THE controversial low traffic neighbourhoods and bus gate schemes have been scrapped after thousands of residents said no.

The Royal Borough council has announced both these plans will not go ahead after a majority of respondents to their four-week online consultation and those who attended a virtual town hall meeting were vehemently against it.

The government awarded the council £335,000 in second tranche funding from the active travel fund – which is to improve walking and cycling routes in the borough.

Plans for two low traffic neighbourhoods in West Windsor – which would involve road closures and modal filters at specific junctions – saw 2,221 responses with 90 per cent opposed to the proposal.

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The proposed bus gate on Shoppenhangers Road, Maidenhead – which would’ve blocked off all traffic except for buses, bicycles, and hackney drivers – attracted 2,225 responses with 95 per cent against the idea.

Councillor Gerry Clark (Con: Bisham & Cookham), cabinet member for transport and infrastructure, said: “The consultation has done its job and we have listened. It is clear from the results that residents are against the bus gate and the low traffic neighbourhood proposals and therefore these schemes will not be progressed.”

Royal Borough Observer: One of the proposed schemes in the Clewer wardOne of the proposed schemes in the Clewer ward

However, the school street proposals near local schools in Ascot, Maidenhead, and Windsor, each received mixed support – ranging between 30 and 300 respondents.

According to the council, the majority of respondents supported the schemes proposed for Boyne Hill Infant and Nursery School and Larchfield Primary and Nursery School.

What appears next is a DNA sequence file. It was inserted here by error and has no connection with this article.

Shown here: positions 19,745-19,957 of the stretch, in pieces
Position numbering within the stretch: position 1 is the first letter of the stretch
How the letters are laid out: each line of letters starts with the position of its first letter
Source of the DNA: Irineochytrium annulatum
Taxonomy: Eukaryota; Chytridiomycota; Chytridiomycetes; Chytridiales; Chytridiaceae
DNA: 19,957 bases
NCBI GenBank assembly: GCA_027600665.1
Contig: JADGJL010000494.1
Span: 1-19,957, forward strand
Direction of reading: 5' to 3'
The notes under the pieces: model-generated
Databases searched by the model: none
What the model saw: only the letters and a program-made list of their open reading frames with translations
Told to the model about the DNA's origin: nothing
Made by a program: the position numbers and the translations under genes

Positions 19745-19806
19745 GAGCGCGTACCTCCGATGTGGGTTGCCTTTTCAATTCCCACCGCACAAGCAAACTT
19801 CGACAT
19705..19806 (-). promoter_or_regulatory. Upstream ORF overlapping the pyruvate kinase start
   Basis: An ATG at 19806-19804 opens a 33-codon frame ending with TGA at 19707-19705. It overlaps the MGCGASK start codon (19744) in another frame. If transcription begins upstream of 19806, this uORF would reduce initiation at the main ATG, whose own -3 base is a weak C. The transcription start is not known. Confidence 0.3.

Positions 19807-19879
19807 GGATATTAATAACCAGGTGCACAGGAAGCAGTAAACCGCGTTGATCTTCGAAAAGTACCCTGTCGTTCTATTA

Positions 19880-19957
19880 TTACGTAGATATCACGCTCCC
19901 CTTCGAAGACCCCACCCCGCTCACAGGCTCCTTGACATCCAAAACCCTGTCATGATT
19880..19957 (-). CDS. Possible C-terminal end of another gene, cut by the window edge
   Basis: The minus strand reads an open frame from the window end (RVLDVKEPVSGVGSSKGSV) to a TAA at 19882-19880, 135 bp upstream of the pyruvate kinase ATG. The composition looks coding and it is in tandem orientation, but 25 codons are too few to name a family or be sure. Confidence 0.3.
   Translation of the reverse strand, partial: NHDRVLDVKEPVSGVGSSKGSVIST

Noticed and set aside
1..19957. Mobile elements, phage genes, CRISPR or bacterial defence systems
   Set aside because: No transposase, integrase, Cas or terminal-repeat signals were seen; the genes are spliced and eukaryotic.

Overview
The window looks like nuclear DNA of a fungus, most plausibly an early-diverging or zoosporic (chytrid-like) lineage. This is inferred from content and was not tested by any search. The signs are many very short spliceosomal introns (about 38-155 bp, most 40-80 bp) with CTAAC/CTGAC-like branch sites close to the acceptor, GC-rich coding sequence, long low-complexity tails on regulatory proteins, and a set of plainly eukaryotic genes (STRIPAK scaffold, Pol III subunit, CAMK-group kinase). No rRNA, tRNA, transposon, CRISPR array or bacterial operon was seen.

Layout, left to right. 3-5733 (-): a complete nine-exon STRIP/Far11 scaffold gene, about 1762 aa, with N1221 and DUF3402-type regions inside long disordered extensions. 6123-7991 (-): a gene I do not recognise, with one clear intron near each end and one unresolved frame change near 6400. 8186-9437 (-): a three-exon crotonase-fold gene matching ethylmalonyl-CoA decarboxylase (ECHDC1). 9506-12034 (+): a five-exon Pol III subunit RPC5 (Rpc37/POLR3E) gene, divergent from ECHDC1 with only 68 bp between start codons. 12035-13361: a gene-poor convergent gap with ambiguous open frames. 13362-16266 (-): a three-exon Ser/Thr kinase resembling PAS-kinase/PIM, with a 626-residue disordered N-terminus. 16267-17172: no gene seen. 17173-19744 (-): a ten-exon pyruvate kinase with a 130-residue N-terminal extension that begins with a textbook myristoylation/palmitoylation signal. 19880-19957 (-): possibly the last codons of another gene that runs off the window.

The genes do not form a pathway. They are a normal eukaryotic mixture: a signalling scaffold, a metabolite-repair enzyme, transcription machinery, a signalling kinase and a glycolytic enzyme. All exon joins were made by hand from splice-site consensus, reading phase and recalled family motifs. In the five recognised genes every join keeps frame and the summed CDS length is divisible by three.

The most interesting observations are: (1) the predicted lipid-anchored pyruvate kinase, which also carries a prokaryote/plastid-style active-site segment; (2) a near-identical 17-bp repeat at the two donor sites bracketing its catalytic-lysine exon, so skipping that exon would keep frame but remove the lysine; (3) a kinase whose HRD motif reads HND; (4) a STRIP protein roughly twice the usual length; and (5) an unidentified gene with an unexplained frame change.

They will now engage with these schools to determine the most appropriate way forward and whether this can be delivered through the available funding.

Other school streets proposals were not supported, including those for Trevelyan Middle School in Windsor, South Ascot Village Primary School and Lowbrook Academy, Newlands Girls’ School and Wessex Primary School in Maidenhead.

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Cllr Clark said: “Covid-19 has demanded that we seek innovative new methods of consulting and the huge response to this consultation shows a real appetite from local residents to be involved in the planning of future infrastructure in the Royal Borough of Windsor & Maidenhead.

“All responses will be analysed, and we will consider some of the genuinely innovative alternative suggestions that have been put forward.

“When designing these schemes, we prioritise what will support residents’ lives; what will support new house building; what will help meet our commitments to tackling climate change, and what will help support our local economy recovery post-Covid.”

He added consultations, both digital and traditional, will be held in the future to ensure everyone has their say on the schemes.